The movie I chose, My Sister’s Keeper, does pass the Rep test with a score of a B. The story’s protagonist, Anna Fitzgerald, was born a test tube baby for the purpose of donating vital organs and body parts to keep her older sister, Kate, alive. Her whole life, Anna had to struggle through painful transplants, many of which her parents never asked her permission to do. When Kate starts going through renal failure, Anna’s mother tries to force her through a kidney transplant, which she refuses. The setbacks from donating a kidney were far more important to her than the possibility of saving her sister’s life. So she makes her decision to sue her parents for the rights to her own body in hopes of being able to live a normal life with both of her kidneys.
Because of the bravery and determination Anna demonstrates throughout this process, she is seen as much more than “an object of male gaze.” She recognizes her purpose, to live a happy life, and chases after that purpose. Anna and her mother constantly fight over her stubborn refusal to donate her kidney. Most of the scenes between them involve her mother screaming at her, trying to prove her point that is not well received or supported by the audience. These interactions prove that the movie also passes the Bechdel Test because two named characters talk about something of substance, other than a male. Not only do we see this here and there, but also it occurs throughout the whole movie. This section scored a 4 in this category. It is unique because it involves so many female characters with the overall message not being about a male. This is not something that we typically see in movies with female protagonists. I think this role Anna plays gives more empowerment to women in the types of roles they should play in movies.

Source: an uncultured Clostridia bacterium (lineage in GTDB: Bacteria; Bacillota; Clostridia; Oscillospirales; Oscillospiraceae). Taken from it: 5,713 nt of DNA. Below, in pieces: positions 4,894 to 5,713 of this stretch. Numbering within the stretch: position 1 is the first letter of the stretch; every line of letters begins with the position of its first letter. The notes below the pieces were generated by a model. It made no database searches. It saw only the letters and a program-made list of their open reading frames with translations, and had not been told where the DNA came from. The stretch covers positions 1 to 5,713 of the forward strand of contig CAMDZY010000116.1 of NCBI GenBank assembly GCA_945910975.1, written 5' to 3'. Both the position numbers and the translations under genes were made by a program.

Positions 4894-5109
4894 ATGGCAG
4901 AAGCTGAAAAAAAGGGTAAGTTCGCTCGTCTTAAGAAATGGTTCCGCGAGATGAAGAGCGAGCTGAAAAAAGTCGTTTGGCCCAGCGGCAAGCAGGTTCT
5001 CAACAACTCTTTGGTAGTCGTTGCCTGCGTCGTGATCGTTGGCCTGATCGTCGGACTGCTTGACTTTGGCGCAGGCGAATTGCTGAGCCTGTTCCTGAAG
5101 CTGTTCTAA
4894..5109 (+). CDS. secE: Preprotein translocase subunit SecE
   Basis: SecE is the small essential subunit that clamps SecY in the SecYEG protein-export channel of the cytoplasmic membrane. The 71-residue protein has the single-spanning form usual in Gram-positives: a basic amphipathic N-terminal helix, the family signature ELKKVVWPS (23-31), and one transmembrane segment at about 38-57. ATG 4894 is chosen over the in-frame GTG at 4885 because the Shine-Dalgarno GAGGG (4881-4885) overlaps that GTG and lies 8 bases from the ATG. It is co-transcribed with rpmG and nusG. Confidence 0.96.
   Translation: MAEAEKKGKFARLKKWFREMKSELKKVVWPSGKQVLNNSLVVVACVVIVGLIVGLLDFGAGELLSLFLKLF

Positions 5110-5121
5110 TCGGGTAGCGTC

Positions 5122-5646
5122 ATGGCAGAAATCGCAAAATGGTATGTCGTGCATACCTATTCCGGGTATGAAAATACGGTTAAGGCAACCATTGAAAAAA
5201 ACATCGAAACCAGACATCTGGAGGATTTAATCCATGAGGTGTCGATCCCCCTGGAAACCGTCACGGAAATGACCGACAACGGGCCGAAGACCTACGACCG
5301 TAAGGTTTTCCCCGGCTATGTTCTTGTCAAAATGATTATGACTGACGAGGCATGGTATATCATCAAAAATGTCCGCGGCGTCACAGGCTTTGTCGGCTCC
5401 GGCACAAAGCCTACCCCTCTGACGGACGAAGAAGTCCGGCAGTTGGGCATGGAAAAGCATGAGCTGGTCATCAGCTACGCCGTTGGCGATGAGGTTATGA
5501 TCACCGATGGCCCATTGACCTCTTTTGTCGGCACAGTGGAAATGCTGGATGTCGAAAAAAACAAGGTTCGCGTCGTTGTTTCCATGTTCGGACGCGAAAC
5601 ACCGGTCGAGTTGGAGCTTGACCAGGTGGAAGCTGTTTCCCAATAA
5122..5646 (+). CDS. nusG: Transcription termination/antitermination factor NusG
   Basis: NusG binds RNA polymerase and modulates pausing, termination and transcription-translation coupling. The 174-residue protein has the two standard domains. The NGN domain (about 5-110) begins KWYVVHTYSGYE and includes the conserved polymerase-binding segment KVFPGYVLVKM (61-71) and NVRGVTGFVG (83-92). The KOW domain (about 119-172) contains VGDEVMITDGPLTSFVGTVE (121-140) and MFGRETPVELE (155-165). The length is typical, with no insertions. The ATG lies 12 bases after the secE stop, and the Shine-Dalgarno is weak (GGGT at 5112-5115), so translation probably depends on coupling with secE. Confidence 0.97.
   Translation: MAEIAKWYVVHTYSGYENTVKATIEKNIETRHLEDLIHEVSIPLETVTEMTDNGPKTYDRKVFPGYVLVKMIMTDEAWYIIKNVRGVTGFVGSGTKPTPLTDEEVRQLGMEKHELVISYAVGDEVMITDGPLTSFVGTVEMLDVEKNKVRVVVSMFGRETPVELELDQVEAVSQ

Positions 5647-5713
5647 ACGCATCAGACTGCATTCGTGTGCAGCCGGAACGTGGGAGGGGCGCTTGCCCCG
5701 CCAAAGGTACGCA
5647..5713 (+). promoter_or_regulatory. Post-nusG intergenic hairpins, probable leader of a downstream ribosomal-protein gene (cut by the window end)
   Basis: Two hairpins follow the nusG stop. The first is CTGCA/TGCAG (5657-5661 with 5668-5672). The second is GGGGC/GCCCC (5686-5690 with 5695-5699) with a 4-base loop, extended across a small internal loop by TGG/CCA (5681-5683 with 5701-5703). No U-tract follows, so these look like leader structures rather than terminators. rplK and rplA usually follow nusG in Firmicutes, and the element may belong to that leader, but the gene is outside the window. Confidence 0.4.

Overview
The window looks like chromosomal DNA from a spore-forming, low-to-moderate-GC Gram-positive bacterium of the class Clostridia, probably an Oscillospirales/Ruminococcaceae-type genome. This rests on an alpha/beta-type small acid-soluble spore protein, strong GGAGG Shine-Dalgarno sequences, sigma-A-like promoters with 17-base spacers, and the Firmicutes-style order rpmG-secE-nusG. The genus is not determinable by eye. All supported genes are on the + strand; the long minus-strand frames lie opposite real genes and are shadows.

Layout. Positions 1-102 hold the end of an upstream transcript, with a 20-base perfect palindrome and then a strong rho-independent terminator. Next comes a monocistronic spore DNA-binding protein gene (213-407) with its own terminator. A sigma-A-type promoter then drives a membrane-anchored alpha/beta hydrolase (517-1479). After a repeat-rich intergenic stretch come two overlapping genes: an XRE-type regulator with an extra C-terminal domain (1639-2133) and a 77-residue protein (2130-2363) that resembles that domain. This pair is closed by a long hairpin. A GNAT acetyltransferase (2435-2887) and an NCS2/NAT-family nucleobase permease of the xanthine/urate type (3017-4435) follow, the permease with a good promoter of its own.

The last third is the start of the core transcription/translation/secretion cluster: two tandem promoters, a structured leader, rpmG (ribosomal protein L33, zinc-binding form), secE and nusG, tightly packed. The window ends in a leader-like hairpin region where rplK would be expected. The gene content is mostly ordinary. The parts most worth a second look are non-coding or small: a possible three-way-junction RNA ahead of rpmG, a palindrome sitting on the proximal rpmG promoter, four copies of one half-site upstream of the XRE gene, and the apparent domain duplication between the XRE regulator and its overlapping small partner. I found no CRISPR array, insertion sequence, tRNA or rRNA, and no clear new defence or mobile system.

On the other hand, Anna’s father seems more supportive of her situation, which we see in the scene where he takes her to his work at the fire station. He takes her with him to get her out of the house and give her some peace of mind. His character shows that he is sympathetic and very much involved in his daughter’s well being. This is not something we see of the stereotypical male character. Instead he acts as a caregiver to Anna and Kate, supporting them in whatever will make them happy. The movie scored 3 points in this category, just shy of a perfect score. The movie didn’t portray any racial, ethical, or cultural stereotypes, so there were no negative occurrences regarding these themes, giving it a point in this category as well. It got no points in the disabilities, LGBT, or bonus categories, which makes it seem mainstream in this sense. A point or two in one of these categories would have added some diversity among the characters.
This test does seem fair in grading movies. This movie passed by a lot of points, and I don’t think the points were too hard to earn. Some of the categories seem harder to earn points in because they aren’t many well-known movies that involve disabled or LGBT characters. So to improve this test, the points in those categories could be worth more, which would decrease the number of points on the scale it takes to pass. This would make it a little easier for a movie to pass. Overall, I think this test covers all areas of representation and is a good method for grading movies on stereotypical themes.